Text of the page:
Measure the Wavelength of LASER light

Project Description

What is the wavelength of a red or green or even violet laser beam? With some simple equipment and a little math, you can figure it out yourself!

Grades: 9 to 14
Duration: 1/2 Hour – 1 Hour

NGSS HS-PS4-1: Use mathematical representations to support a claim regarding relationships among the frequency, wavelength, and speed of waves traveling in various media.

Download the FREE Lesson

Supplies: Red Laser, or Green Laser (either a laser pointer or a Laser Blox will work) Diffraction Grating

Featured Products
Laser Blox

Laser Blox

Laser Pointer

Laser Pointer

Step 1

Set Up

To set up, you will need a screen or blank wall; a laser source (Laser Pointer or LASER Blox), a meter stick, and a diffraction grating.

Set the laser securely on the table. Place the diffraction grating directly in front of the laser aperture. Place the screen 1m from the laser aperture as shown in the photo.

In step 2 you will be collecting data using the equation λ = (X) (d)/ L and solving for λ to find the wavelength of the laser you are using.

Instructor Tip:
This video is a great summary on how to do this lab.

 

Step 2

Take your measurements

Download and fill in the Student Data Sheet in this step. You will need to take measurements and calculate 3 times to find an average.

Turn on the laser and observe the diffraction pattern on the screen.

You will use the data to calculate λ = (X) (d)/ L and solve for λ to find the wavelength of the laser you are using.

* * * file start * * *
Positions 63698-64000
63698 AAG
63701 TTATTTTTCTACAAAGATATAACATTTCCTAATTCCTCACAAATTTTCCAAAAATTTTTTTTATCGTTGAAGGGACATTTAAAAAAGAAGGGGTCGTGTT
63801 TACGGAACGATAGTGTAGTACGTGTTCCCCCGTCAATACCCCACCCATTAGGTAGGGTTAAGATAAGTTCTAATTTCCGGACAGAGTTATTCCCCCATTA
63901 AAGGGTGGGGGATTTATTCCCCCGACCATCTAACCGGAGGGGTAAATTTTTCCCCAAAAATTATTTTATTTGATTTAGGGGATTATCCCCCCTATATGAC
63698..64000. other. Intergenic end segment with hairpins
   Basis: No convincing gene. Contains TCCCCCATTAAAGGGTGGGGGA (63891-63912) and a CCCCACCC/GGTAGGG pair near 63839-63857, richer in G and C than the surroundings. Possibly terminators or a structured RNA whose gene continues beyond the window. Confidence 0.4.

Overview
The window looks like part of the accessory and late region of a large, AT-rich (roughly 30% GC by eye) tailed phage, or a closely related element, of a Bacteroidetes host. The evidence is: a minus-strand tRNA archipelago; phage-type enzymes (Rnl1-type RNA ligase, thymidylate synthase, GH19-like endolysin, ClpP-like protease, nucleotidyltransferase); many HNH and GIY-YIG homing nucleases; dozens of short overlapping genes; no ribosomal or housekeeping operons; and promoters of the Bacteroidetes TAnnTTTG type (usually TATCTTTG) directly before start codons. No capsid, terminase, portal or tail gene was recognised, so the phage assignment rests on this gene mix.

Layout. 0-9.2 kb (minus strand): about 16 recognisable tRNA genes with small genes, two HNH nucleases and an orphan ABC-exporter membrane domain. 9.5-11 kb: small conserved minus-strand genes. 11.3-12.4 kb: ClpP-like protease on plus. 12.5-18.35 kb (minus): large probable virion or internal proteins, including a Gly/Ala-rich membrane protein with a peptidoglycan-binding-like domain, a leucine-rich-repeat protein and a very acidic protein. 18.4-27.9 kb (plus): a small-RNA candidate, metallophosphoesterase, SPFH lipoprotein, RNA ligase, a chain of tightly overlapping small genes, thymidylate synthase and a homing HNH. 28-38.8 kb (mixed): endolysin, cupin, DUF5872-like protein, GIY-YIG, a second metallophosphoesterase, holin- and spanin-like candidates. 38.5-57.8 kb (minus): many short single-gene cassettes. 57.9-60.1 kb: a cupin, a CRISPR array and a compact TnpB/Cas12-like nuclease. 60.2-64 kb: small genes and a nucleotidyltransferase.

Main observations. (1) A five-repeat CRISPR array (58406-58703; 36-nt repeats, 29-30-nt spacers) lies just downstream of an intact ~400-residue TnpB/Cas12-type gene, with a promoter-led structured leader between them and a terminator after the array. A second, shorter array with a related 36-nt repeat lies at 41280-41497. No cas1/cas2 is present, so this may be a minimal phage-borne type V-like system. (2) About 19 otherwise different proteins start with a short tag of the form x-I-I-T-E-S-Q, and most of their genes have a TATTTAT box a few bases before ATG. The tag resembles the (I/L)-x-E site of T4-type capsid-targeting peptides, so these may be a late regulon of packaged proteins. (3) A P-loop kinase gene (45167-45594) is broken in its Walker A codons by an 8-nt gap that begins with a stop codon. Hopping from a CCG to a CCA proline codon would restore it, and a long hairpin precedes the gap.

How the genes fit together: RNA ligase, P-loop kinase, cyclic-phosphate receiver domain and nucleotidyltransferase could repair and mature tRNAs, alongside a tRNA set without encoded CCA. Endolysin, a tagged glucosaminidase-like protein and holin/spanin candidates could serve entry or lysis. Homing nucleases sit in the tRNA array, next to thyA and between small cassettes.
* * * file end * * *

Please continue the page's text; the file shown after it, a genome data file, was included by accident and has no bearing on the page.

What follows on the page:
Notice that the diffraction grating tells you how many lines (tiny barriers) per mm – you must calculate the slit width: (d) in your equation.

L is the distance (in cm) from the diffraction grating (which should be right in front of the laser aperture, very close to the device) to the screen

Now look at the diffraction pattern. The CENTRAL dot is 0 (zero) order, the dots immediately to the left and right of the center dot are 1 and -1 order, with 1 to the right and -1 to the left. The next dots out on either side of them are order 2 and -2. X is the distance from the center dot to the first order dot, either + or -.

Once you have collected your data, insert your values into the equation λ = (X) (d)/ L and solve for λ to find the wavelength of the laser you are using.

You will need to work on converting your units to get the right answer – hint: the wavelength of light is generally stated in nM (nano meters)

Instructor Tip:
Note that the SLIT WIDTH must be calculated from the Lines/mm of the Diffraction Grating. Students may need guidance or a review in how to manage the units to come out with the right final answer. The wavelength of light is generally stated in nM (nano meters).

 

Step 3

Finally, compare your computed average with the stated wavelength on the laser label.

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